Application of potato lipid acyl hydrolase for the synthesis of monoacylglycerols
Protein extracts from potato tubers contain a lipid acyl hydrolase (LAH) with an unusual selectivity. The component responsible for the enzyme activity is a group of closely related glycoproteins, known as patatin. Potato LAH catalyzes the rapid hydrolysis of monoacylglycerols (MAG), but in contrast expresses only low activity with di- and triacylglycerols. The selectivity of the LAH can be exploited for the synthesis of MAG from fatty acids and glycerol in microaqueous reaction systems. Oleic, linoleic, linolenic, capric, lauric, and myristic acids can be used as reactants, and in each case the reaction products contain >95 mol% MAG and <5 mol% diacylglycerol. By removing water from the reaction mixture by distillation under vacuum, excellent conversions of fatty acids into MAG are possible. Low conversions are observed with palmitic and stearic acids, because of the necessity to use a high temperature (70°C) to maintain a liquid reaction mixture. Potato LAH is rapidly inactivated at 70°C in the microaqueous reaction systems. Potato LAH also catalyzes the selective synthesis of monoesters from oleic acid and simple diols. With oleic acid and diglycerol, monoesters are again the main reaction products, but 17 mol% diesters are also formed.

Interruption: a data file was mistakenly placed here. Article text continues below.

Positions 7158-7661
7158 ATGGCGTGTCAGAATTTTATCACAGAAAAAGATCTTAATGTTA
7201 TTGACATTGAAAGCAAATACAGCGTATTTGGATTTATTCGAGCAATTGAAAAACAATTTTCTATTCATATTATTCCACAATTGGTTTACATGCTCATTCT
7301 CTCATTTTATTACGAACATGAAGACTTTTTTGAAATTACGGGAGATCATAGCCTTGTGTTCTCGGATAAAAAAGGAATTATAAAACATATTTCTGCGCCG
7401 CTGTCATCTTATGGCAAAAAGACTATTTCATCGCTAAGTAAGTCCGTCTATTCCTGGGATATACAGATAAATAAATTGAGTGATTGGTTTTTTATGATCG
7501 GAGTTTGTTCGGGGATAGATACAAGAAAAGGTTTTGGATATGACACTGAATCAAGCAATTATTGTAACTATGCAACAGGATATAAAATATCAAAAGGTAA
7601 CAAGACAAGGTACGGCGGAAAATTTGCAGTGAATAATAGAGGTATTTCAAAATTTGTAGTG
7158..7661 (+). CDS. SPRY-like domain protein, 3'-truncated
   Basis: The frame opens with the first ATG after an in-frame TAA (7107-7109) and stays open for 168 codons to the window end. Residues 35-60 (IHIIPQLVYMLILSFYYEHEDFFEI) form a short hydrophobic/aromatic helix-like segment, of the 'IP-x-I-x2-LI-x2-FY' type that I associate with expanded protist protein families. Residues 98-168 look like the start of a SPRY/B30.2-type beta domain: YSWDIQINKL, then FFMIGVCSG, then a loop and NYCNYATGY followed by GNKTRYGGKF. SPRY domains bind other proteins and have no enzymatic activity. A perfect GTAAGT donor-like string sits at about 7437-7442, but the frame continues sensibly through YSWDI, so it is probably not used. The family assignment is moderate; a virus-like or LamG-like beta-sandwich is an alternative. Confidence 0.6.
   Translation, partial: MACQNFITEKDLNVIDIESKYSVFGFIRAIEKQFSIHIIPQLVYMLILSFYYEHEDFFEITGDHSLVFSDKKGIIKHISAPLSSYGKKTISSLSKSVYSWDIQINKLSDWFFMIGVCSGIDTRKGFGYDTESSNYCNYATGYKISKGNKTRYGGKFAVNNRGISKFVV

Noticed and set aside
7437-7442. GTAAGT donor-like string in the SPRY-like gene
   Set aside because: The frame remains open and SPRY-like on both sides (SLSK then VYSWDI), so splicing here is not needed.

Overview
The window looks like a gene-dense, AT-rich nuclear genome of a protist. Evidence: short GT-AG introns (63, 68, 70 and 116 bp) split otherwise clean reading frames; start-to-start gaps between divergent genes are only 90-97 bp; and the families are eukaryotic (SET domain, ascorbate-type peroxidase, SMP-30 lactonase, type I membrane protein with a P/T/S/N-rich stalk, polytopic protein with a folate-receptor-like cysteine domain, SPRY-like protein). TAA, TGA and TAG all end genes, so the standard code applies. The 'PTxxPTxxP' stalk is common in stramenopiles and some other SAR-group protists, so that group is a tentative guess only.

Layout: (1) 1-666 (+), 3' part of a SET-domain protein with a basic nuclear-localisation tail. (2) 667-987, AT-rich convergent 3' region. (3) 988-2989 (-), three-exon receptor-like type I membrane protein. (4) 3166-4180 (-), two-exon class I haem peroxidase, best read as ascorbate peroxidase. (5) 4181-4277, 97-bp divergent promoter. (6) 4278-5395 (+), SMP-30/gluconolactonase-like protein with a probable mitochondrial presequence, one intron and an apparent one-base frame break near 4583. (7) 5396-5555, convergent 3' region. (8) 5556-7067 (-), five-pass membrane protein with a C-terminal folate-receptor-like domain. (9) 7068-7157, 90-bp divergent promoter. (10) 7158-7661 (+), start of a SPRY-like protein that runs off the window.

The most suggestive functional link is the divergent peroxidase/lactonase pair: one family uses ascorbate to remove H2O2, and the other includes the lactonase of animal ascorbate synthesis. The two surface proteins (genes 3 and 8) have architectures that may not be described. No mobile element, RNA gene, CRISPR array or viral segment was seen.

Key WordsDiglycerol diol fatty acid glycerol lipase lipid acyl hydrolase monoacylglycerol patatin potato
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